I remember my feet not touching and white patent leather shoes.
My memories are blurry, fuzzy as if I am looking into them through the filter of a gauzy sheet. But I remember colors and the way our enormous living room was cut in half right at the built-in curio shelves. There was a good side and there was the other side, the one with the brown couches.
The brown couch smelled of sleep and lingering colognes. Perhaps Love’s Baby Soft or my mother’s Tova. We were allowed to bring bags of popcorn and bowls of Apple Jacks on that side, but the good living room was off limits unless there was a family meeting or company.
Where the brown couches faded into the background, the colors of the furniture on the other side of the room stood out, giving the room more light than the wall of windows they faced.
There was a couch, French provincial style. It was the color of round, plump pumpkins, and it felt like soft suede boots. I would run my fingers across the skin one way, and then take my palm and push the material back to its original state over and over again.
That couch was hoity.
If it had a voice, it would have been British and condescending.
And it had a sidekick: the orange chair.
The chair was striped, with a wood trim that I would touch lightly every time I passed it. I think of it as the centerpiece of my life in that house.
Sometimes, when the house was quiet or empty, I’d plop down in it, throw my legs over the side and read the books I stole from the space between the mattress and the headboard of my mom’s bed. That chair was a conversation starter, a piece or prop for family pictures, a place to stand behind for prom.
I was kissed in that chair once, long and sweetly, hands sneaking up the back of my sweater, and sometimes, years later, I could still taste peppermint every time I glanced at it.
The chair, not the couch, was selected when my mom moved to a new house to begin a new life with a new husband. It sat in the basement like a regal guest, and we’d pile Christmas presents on it or position the boys between its wide arms to stage candid shots of them in Grandma’s house.
Just like me, they were growing up with the orange chair in the background, the chair resembling a cousin you might only see a couple of times a year but whose company you enjoy.
I didn’t give the chair a thought one way or the other until my mom had a yard sale earlier this summer.
See, my parents are moving to Savannah, Georgia.
I have taken to saying it quickly, before all the air leaves my lungs as I imagine a world in which my mom isn’t 10 minutes away.
© Courtesy Kirsten Piccini
And they needed to start emptying their house, so I stepped up to their open garage doors and into a web of nostalgia one hot and humid (similar to every day in Savannah, I am thinking) morning in July.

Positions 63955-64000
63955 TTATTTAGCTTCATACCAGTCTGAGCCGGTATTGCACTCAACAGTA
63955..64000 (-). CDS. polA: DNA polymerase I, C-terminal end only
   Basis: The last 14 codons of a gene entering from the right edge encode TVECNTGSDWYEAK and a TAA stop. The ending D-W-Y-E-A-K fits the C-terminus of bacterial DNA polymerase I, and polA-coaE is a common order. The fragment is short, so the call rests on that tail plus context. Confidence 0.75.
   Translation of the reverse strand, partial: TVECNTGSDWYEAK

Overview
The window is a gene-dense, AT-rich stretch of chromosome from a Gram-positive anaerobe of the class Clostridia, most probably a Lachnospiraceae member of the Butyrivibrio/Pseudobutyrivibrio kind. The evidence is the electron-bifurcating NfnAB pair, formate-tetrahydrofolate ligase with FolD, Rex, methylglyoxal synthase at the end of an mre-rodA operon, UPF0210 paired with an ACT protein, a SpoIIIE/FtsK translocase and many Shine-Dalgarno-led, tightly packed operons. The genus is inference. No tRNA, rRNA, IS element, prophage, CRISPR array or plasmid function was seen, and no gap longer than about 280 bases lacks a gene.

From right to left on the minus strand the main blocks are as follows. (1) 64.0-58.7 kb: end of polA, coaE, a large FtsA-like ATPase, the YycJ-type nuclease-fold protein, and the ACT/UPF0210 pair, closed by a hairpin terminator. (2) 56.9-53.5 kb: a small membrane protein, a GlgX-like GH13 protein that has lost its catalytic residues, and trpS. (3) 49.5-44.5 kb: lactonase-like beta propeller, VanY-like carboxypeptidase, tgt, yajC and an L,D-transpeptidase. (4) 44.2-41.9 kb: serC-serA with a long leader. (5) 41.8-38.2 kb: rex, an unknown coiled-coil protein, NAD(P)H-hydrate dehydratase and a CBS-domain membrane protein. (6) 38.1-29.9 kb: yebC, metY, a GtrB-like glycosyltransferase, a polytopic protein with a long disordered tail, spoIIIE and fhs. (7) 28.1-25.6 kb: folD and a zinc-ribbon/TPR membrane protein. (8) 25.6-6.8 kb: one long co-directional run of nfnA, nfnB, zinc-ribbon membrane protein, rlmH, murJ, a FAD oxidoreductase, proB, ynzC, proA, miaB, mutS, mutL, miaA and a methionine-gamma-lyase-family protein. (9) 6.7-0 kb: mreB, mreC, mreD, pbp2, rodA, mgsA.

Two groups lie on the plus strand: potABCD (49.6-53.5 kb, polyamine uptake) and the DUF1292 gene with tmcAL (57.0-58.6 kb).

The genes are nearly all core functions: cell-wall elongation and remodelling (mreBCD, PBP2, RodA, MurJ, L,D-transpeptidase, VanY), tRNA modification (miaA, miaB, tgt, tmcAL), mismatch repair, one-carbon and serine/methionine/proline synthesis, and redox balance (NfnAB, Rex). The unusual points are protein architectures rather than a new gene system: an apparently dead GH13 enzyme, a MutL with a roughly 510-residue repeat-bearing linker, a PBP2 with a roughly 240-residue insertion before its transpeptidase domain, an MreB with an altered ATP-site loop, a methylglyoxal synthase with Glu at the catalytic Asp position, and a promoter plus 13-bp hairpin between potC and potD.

Books from our childhood, clothes we wore as toddlers, plaques that had adorned our walls stood waiting.
Tiny pieces of our life, for sale.
And sitting on the edge of the collection was the orange chair.
Peripheral, as it often was, and seemingly out of place. Like a backward ball cap at the Kentucky derby.
“Are you selling the orange chair?” I croaked.
“Yes,” my mom called back, her focus on the pile of one dollar bills she was maneuvering into a cigar box to make change for her customers.
I approached the chair, the early morning heat the excuse I used for the tears that sprang to my eyes. I ran my hand over the colorful material and then along the smooth wooden trim. I sat down and placed my hands on the arms, mentally saving the way it felt under my fingers.
“Take my picture!” I yelled to my husband, and he came over and snapped a photo of me looking up, the sun in my eyes.
The sale went on for another day. On Monday morning, my mom called to report her progress.
“Someone is coming for the orange chair today.”
“The woman who bought it wanted it for her daughter. She just got married and is trying to decorate her new home. That mom was so excited about the colors and the price I couldn’t think of a better place for it.”
My heart suddenly lightened.
The chair would be used, sat in, perhaps even made fun of for its bright colors and pretentious manner. Perhaps someone else would tell a story like mine about it years and years from now, in the middle of another life. My hope was that it would clash with other prom dresses and be the witness to another first kiss. It would be the perfect place to pose for a picture with a new grandbaby.
“Good,” I whispered.
I thought of my feet not touching when we first got the chair and all the pictures we’d taken in it, all the times we’d run around it during games of tag, and how I hated moving it to vacuum. The recollections came fast as the memories of my siblings and our childhood washed over me.
So I said goodbye to the chair, but not the memories. Those aren’t for sale.
And my mom being thousands of miles away doesn’t mean she isn’t always with me, it just means the geography of our relationship is different. Even with parents we let go a little at a time. It isn’t a rush but a trickle; it isn’t a move but a shift.
With that in mind, I find myself sneaking a peek at that last picture of me in the orange chair, looking up with the sun in my eyes and my mom only a few feet away.
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